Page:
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How To Create a Collaborative Law Practice

By Joryn Jenkins

To create a collaborative law practice, start by acting collaboratively towards your staff. Treat them as you would any other collaborative professional, whether he is a young paralegal or another seasoned partner attorney. Be respectful and polite. Encourage good communication and creative problem solving. Reward good teamwork and collaborative brainstorming.

Be sure that your staff understands how the collaborative process works. It is very different from the litigation scheme that they are likely to be used to. It requires a paradigm shift, a different way of thinking, not just for you, but for them, as well. Especially if a staff member has been litigating for years, you will need to take extra time with her to ensure that she understands this novel approach. But, how do you do that?

Next Steps Towards Your Collaborative Practice

Arrange for your staff to attend collaborative trainings. Hold private trainings for them yourself, on both basic and advanced collaborative skills. Meet with them regularly to ensure that they understand the process. Monitor their interactions with clients and the public as often as you can, using constructive criticism, to sensitize them to and increase their collaborative skills.

Remember that your staff is a reflection of you, and they are likely the first people with whom prospective clients will interact. Be sure that they understand how to answer the phone, to welcome clients to your office, and to explain as much of the collaborative process as you want them to do.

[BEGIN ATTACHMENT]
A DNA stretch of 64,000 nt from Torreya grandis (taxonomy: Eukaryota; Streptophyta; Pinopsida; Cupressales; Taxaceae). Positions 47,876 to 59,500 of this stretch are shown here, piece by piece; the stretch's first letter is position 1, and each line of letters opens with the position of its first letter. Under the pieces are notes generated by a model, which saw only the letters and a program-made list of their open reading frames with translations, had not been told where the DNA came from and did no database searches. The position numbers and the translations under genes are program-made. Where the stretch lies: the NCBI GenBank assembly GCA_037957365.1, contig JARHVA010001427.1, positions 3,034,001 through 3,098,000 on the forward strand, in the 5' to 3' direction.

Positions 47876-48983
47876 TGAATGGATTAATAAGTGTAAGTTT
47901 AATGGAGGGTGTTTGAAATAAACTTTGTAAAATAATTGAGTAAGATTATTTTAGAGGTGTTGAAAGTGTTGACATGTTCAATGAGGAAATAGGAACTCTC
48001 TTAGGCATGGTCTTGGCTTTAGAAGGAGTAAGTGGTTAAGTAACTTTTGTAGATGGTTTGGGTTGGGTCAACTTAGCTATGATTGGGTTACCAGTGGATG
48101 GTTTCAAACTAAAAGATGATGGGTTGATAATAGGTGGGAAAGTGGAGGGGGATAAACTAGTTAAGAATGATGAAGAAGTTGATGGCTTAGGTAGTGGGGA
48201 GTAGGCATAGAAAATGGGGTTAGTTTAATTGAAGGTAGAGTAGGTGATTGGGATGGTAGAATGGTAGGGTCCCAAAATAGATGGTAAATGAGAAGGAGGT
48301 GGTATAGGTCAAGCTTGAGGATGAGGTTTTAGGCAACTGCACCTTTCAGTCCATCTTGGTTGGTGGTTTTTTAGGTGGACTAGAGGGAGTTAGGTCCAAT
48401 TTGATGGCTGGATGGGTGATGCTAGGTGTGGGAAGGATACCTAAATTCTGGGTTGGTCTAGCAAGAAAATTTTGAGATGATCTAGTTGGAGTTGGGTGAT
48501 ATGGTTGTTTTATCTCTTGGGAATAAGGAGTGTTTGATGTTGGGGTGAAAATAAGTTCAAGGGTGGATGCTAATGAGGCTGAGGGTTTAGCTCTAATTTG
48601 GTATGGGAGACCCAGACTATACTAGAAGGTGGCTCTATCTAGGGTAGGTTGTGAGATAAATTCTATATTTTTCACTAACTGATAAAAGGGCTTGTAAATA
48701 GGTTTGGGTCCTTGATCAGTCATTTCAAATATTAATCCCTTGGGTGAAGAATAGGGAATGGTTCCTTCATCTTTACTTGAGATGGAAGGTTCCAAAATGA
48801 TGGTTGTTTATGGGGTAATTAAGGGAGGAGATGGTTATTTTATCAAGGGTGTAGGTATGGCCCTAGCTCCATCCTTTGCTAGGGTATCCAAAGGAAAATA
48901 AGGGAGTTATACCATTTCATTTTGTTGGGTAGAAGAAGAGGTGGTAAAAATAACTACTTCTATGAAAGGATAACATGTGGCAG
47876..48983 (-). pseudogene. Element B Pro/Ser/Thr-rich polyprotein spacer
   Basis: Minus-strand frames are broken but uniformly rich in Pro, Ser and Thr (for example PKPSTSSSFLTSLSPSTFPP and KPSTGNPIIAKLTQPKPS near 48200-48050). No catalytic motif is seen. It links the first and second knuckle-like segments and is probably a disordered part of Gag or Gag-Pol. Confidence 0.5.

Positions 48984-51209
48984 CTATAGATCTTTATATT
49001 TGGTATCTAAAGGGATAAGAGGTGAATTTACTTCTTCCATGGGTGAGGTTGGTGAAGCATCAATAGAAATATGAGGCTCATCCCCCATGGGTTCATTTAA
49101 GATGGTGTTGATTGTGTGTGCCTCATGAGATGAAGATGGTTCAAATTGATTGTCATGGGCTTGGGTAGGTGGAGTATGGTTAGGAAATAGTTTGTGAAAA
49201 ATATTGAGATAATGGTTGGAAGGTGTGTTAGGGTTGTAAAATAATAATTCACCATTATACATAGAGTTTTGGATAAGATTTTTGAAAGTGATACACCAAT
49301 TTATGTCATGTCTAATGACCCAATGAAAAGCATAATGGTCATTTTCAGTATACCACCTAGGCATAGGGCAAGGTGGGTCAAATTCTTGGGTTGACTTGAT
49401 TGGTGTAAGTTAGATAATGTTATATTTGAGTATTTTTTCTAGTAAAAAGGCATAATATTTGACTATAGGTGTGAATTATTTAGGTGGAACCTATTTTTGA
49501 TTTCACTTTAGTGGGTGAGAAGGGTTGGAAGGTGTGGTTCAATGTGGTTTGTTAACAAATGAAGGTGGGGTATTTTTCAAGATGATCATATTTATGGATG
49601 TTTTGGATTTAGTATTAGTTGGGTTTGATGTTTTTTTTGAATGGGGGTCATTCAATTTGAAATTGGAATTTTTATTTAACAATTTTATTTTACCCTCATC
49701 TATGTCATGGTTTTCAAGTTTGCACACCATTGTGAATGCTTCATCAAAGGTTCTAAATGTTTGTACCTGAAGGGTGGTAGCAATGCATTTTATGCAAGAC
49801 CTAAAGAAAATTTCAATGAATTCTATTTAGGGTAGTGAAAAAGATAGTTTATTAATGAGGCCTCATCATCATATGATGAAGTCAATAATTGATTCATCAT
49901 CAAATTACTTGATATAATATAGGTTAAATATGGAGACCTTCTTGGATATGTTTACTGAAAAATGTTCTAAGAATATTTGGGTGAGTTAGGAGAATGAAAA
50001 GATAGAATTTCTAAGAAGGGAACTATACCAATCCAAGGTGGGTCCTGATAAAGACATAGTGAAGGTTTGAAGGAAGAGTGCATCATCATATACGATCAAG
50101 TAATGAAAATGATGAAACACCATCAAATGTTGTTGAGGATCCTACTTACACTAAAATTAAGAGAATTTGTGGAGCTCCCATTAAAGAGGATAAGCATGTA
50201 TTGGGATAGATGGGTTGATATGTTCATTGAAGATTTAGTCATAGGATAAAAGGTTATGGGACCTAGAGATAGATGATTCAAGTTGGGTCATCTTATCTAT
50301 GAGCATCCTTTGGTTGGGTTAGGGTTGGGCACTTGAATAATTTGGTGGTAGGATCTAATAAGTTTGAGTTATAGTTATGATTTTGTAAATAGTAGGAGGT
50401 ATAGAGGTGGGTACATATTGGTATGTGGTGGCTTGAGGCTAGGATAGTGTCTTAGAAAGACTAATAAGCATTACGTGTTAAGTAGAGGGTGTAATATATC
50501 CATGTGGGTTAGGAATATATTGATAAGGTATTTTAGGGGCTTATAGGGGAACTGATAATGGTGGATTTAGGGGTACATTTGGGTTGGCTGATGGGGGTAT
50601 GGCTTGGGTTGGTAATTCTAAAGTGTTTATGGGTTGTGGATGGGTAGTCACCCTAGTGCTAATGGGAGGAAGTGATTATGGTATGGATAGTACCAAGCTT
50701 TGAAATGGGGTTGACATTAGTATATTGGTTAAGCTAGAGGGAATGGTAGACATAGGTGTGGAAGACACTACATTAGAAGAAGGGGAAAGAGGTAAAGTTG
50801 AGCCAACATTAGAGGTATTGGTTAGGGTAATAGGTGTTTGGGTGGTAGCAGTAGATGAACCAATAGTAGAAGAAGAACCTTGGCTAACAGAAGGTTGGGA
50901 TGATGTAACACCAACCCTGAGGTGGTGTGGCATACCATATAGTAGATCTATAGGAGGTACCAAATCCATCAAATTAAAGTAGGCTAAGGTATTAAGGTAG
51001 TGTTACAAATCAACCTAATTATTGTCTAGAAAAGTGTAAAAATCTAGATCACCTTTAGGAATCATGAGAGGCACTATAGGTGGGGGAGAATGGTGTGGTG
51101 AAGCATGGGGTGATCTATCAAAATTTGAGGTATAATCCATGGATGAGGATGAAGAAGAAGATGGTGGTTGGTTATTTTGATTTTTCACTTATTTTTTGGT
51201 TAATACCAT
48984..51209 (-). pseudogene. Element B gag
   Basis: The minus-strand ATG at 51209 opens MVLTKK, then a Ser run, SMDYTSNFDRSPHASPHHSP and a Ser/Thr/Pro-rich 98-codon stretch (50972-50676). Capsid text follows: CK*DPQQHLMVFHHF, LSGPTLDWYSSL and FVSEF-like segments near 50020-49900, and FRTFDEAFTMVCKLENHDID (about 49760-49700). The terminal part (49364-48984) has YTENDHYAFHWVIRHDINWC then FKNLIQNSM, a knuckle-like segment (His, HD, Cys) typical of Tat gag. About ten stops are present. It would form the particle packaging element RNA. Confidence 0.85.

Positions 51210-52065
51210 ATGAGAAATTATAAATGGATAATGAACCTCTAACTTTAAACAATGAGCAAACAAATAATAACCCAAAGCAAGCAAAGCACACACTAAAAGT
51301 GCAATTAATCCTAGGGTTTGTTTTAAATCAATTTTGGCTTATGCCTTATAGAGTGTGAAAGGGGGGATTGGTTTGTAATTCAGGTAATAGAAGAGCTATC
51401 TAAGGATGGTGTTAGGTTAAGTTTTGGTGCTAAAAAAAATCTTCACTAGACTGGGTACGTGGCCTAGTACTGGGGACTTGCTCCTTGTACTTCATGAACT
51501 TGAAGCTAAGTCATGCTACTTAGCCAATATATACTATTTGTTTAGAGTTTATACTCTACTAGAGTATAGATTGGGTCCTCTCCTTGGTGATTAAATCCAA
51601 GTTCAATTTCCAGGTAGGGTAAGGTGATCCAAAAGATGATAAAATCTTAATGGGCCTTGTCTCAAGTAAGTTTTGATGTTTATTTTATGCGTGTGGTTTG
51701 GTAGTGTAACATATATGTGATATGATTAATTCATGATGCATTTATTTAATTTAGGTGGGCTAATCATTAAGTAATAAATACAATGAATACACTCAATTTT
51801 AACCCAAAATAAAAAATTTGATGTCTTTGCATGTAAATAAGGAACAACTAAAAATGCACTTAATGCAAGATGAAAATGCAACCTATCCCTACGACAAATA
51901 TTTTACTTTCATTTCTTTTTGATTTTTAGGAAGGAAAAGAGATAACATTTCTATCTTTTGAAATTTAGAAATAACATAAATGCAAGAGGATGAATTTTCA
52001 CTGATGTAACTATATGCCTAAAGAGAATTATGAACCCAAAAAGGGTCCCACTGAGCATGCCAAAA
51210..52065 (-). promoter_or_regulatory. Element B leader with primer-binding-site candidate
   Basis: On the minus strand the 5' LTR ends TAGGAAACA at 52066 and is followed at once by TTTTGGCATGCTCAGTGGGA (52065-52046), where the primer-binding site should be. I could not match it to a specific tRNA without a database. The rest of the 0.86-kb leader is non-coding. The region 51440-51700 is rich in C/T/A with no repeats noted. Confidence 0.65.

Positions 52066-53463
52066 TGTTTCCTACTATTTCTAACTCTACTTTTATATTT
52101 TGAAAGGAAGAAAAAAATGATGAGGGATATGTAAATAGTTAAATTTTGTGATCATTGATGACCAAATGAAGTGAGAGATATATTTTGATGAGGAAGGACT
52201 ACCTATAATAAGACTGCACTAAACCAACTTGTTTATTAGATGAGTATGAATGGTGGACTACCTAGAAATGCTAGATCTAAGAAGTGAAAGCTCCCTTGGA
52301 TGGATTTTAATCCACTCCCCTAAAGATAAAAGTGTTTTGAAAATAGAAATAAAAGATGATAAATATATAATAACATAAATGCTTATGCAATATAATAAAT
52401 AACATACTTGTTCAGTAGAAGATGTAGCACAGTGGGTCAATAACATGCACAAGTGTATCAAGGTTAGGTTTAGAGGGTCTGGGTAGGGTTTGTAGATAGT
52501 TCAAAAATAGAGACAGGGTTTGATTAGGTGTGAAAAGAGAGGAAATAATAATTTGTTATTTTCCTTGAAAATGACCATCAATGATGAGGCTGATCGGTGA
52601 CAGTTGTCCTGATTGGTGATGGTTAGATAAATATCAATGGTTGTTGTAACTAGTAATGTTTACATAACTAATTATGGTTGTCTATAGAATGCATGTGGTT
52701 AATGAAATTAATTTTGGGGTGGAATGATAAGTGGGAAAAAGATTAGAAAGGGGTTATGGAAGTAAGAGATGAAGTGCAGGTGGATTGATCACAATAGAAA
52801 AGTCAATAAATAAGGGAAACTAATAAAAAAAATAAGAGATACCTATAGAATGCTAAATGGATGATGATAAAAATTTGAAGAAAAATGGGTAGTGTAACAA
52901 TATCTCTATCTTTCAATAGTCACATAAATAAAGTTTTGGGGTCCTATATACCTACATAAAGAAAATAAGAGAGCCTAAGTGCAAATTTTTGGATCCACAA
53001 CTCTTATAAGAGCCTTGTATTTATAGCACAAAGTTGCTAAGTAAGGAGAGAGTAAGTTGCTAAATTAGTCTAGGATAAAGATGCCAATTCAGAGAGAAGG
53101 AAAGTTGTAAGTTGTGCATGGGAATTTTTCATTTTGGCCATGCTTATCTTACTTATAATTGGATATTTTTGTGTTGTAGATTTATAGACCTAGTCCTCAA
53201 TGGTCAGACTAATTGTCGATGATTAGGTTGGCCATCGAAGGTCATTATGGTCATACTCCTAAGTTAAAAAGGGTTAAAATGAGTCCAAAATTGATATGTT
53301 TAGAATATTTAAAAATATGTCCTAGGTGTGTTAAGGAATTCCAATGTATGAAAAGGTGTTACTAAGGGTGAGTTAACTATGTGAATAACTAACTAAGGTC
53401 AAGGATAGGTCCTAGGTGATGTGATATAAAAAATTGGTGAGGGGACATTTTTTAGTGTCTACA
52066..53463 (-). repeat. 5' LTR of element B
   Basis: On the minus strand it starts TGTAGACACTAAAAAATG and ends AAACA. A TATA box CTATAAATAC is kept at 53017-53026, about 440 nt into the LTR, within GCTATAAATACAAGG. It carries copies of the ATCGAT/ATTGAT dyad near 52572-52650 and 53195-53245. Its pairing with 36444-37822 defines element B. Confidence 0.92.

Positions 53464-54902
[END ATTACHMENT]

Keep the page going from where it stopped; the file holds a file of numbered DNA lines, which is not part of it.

What About Your Office Space?

Your office space should also reflect your peaceful, collaborative vibe. It should be a comfortable, unintimidating space. Play relaxing music or sounds. Offer yummy treats. Decorate with warm colors and mellow lighting. Set the temperature at a comfortable setting. Endeavor to ensure in every way that you can that your client feels as relaxed as possible when entering your office.

Be sure to give each client a tour of your office and introduction to your staff so that he feels welcome and comfortable in your space.

Your collaborative law practice will be different from your litigation practice. It will be a soothing environment with welcoming staff. You’ll likely find that you enjoy coming to your collaborative office more than when it was a litigation practice!

Joryn, attorney and Open Palm Founder, began her own firm here in Tampa after a 14-year career in law, 2 of which she served as a professor of law at Stetson University. She is a recipient of the prestigious A. Sherman Christensen Award, an honor bestowed upon those who have provided exceptional leadership to The American Inns of Court Movement. For more information on Joryn’s professional experience, take a look at her resume.

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